As baby Sam closes in on four months, I’ve given up on movies. Evening chores mean less time for entertainment. It used to be a question of just rocking, but now there’s bathing, massaging, feeding and burping, and that’s just my wife. By the time Sam’s sleeping, Fitzsimmons and I are too tired to commit to a 90-minute movie. Romances are out, obviously, and comedy disappeared some time ago. Which leaves domestic drama as our preferred genre.
So now instead of watching films, I invent my own. There’s some borrowing from Hollywood, because after all, making up stuff for a living is hard work. Last Thursday, as I walked with Sam on Van Ness Avenue at six in the morning, I thought up a twist on Speed, the 1994 thriller in which a bomb on a bus is primed to blow if the vehicle drops below 50mph. After fifteen blocks of steady metronomic footfalls, Sam had finally fallen asleep in his sling. Then I realised that not only was I a mile from home, but if I stopped moving, he’d wake up.
‘Halt and the baby explodes’ ran through my head as I jiggled uncomfortably while waiting for the Jackson Street traffic lights. I wondered whether a better tagline would include bombs, given the ticking detonator strapped to my chest, but I wasn’t sure I could sneak it past the censors. Americans are notoriously po-faced about combining nitroglycerine with babies. Plus it’d be tough to keep everything PG.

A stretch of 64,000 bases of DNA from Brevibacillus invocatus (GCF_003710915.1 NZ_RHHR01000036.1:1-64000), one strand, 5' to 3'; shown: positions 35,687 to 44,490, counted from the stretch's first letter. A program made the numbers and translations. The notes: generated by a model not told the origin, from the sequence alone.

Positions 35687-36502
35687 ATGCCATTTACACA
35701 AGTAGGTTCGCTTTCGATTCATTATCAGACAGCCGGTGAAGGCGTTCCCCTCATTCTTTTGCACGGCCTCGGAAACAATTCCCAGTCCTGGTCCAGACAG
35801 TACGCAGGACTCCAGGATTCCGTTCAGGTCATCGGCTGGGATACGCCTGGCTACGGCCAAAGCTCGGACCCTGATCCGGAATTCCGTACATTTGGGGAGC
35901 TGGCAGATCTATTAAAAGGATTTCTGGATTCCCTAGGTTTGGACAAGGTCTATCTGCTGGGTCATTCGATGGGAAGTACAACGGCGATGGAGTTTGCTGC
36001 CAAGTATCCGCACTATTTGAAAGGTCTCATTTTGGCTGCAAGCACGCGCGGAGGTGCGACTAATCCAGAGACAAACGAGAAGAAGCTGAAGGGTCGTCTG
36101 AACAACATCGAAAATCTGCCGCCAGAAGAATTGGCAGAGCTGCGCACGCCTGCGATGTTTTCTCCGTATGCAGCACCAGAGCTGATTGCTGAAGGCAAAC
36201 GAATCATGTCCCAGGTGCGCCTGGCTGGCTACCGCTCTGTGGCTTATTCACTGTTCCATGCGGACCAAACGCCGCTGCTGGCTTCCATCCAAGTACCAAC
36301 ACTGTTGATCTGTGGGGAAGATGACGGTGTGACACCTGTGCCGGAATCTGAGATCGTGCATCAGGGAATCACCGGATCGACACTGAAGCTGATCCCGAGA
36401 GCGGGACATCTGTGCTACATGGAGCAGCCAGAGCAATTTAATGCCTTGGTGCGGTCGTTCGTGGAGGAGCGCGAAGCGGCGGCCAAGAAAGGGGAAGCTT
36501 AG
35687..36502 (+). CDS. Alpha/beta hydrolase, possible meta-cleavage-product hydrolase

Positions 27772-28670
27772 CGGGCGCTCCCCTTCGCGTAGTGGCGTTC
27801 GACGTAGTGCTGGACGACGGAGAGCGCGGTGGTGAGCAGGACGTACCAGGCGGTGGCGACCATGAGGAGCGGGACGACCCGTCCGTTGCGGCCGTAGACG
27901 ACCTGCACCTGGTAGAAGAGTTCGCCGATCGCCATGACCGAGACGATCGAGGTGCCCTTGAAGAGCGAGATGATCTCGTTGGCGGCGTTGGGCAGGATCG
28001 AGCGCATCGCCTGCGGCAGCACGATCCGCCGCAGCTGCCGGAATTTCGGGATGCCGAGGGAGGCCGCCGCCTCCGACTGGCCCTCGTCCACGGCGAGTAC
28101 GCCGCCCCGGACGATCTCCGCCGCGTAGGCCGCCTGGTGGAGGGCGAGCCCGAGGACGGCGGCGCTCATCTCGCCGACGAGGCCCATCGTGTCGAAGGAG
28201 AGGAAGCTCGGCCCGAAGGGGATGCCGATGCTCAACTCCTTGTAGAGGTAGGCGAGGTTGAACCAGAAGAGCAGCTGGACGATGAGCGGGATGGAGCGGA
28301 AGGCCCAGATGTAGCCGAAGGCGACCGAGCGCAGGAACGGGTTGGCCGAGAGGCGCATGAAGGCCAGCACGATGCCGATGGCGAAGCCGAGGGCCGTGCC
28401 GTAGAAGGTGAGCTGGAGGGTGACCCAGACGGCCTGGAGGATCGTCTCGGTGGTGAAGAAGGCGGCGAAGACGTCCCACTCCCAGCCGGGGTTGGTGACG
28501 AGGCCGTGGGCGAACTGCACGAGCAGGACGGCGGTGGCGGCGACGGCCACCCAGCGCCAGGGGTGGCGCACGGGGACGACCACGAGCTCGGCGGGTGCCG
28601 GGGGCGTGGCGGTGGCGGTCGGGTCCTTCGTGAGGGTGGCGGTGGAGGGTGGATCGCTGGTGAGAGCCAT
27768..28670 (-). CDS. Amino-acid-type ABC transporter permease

At Vallejo Street, Sam started to wake up and I had to get a move on before he began yelling. Unlike most British cities, San Francisco seems to have no highway regulations for the use of horn or police sirens before 7am, but given Sam’s Richter-like capabilities I’m pretty sure they’d say something. Walking downhill was handy for picking up speed – we were up to about 4mph. It doesn’t sound much compared to Sandra Bullock’s breakneck bus-driving, until you remember the extra fifteen pounds bouncing on my ribcage. For those of you who don’t have children, try to imagine all-you-can-eat pizza followed by a steeplechase.
We caught green lights at both Union and Greenwich, but I knew the real danger lay ahead. Lombard Street. Six lanes of commuter traffic sweeping in from Highway 101. The odds were against us. Even if we were lucky enough to catch the lights and Sam didn’t wake up, the exhaust fumes would probably kill us. It would be like snipping the blue wire only to find out that instead of defusing the bomb, you’ve started the countdown.
The lights were red. I cursed American streets, their rigid blocks and ridiculous jaywalking laws. Sam snuffled. We’d been walking now for nearly forty minutes. My shoulders throbbed. If he woke up, I might have to do the whole thing again. I looked west, towards the green treeline of the Presidio; there were no cars or cops on Lombard Street for three hundred yards. We could still make it. I leapt off the foot-high curb…
Later, after I’d defused the baby and put him to sleep, I wondered whether waking Sam was really what I feared. Crossing Lombard was like parenting, a little leap of faith. Stopping represented doubt, that anxiousness innate in every parent. Are we doing this the right way? Will he ever be this cute again? What comes next? In the tiny thrillers of our own lives, dread drives our blind pursuit of infant development: the first tooth, the first step, the first word. And out beyond our fear of stopping, lies our need for speed.